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Legislative Assembly for the ACT: 2002 Week 13 Hansard (19 November) . . Page.. 3773 ..

MR HARGREAVES (continuing):

The Barich family operated a home-vending service for milk in the Kambah area. They have just advised their customers that they will be ceasing trade.

For people who have cars and can zip off to the shop, it is all well and good, but for elderly people in North Kambah it is not all right. These people will be without milk. If you have a choice between gross stupidity and political bastardry, I would say to go with gross stupidity, because it works every time for me, especially with that lot over there. They are either deaf or stupid, possibly a little bit of both. I told them time and time again in the course of the last Assembly that these small businesses were going to go to the wall. What was their response? They said, "We will come up with a compensation scheme but, bad luck, you are gone. Tough, tough, tough."

This regime that has now been fortuitously tossed out on its ear, with absolutely no hope of ever being returned, such is the disarray it has displayed in recent times. You can see them deserting the ship in droves to seek the sanctuary of the Senate.

There was no need for them to take the action they did. They sacrificed small home businesses on the altar of competition policy. There was no need for these people to have their businesses pulled out from underneath them or, as in the case of the Bariches, to die a slow death. I lay the death of this small business at the door of the Liberal Party. It is absolutely appalling. I hope they think about it a little bit more before they stand up in their self-righteous way and say they are the supporters of small business. They want to have a look around the ACT and see just how many bodies lie around the streets.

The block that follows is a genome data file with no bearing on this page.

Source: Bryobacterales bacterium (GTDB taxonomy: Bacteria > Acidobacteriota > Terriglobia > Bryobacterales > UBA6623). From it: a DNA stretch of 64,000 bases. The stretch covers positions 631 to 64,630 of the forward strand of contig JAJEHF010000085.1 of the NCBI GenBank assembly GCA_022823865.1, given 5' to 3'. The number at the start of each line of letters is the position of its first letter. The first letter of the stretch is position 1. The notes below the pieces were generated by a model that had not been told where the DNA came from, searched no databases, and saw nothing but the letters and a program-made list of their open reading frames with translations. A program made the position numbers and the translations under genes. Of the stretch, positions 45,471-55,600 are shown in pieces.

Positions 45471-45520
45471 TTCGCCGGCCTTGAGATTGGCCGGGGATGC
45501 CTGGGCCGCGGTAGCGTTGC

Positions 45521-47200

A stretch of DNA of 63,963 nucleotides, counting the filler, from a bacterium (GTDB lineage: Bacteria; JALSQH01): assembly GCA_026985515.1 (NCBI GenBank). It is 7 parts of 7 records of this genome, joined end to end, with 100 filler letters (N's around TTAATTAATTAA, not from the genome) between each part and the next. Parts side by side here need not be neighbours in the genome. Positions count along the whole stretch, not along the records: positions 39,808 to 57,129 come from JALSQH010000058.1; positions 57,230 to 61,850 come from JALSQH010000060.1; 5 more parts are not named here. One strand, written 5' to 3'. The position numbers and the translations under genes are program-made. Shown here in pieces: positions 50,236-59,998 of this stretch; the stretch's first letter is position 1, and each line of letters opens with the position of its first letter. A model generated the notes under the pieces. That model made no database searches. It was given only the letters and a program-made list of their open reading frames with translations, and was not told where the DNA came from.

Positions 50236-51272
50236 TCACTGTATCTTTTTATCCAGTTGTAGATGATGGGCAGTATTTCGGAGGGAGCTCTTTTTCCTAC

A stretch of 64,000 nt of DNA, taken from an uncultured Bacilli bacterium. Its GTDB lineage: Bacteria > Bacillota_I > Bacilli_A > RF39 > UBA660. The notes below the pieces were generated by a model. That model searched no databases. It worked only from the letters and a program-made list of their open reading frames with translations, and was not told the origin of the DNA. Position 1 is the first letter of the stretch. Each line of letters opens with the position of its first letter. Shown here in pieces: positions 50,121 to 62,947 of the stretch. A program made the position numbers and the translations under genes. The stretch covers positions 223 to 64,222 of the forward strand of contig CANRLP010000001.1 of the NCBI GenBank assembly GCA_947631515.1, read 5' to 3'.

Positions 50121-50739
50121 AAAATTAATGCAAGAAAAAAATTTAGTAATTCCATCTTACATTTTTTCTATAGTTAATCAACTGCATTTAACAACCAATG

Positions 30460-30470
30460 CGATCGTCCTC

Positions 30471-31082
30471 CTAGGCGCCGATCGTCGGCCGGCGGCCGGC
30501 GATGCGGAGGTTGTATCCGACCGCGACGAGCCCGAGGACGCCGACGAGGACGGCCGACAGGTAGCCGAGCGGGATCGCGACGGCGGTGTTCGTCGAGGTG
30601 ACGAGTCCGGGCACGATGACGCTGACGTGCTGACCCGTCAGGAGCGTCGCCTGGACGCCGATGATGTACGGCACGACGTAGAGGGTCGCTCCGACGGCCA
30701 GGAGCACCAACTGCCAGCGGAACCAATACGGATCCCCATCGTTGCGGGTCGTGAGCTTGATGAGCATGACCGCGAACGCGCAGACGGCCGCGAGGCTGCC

These small business should not have had to go to the wall. No public benefit test was done to show why these businesses ought to go to the wall. There was no public benefit test to show why the oldies should not get their milk delivered to their homes. All we saw was the forelock tugging at the altar of Allan Fels and the national competition policy. I do not give a fat rat's who invented the national competition policy. I do care about the victims of it. I do care about it when we told this Assembly that this would be the case. I stand here before you mourning the loss of yet another small business.

I just wonder which one of those people opposite, who are responsible for this, is going to go around to the customers of these people, particularly the older ones, and volunteer to take them down to the shop to pick their milk up. I mourn their loss. I lay the death of the Barich company at the feet of the Liberal Party.

Disorderly behaviour

MRS DUNNE (5.41): Mr Speaker, last week Ms Tucker raised in this place the issue of disorderly behaviour. Standing orders took a fairly large battering this morning, and I think there was a fair amount of disorderly behaviour. I did raise matters with you earlier in the day, Mr Speaker, and I would like to quote to you from page 490 of House of Representative Practice. It says under "References to and reflections on Members":

Offensive words may not be used against any Member and all imputations of improper motives and all personal reflections on Members are considered to be highly disorderly. The practice of the House, based on that of the House of Commons, is that Members can only direct a charge against other Members or

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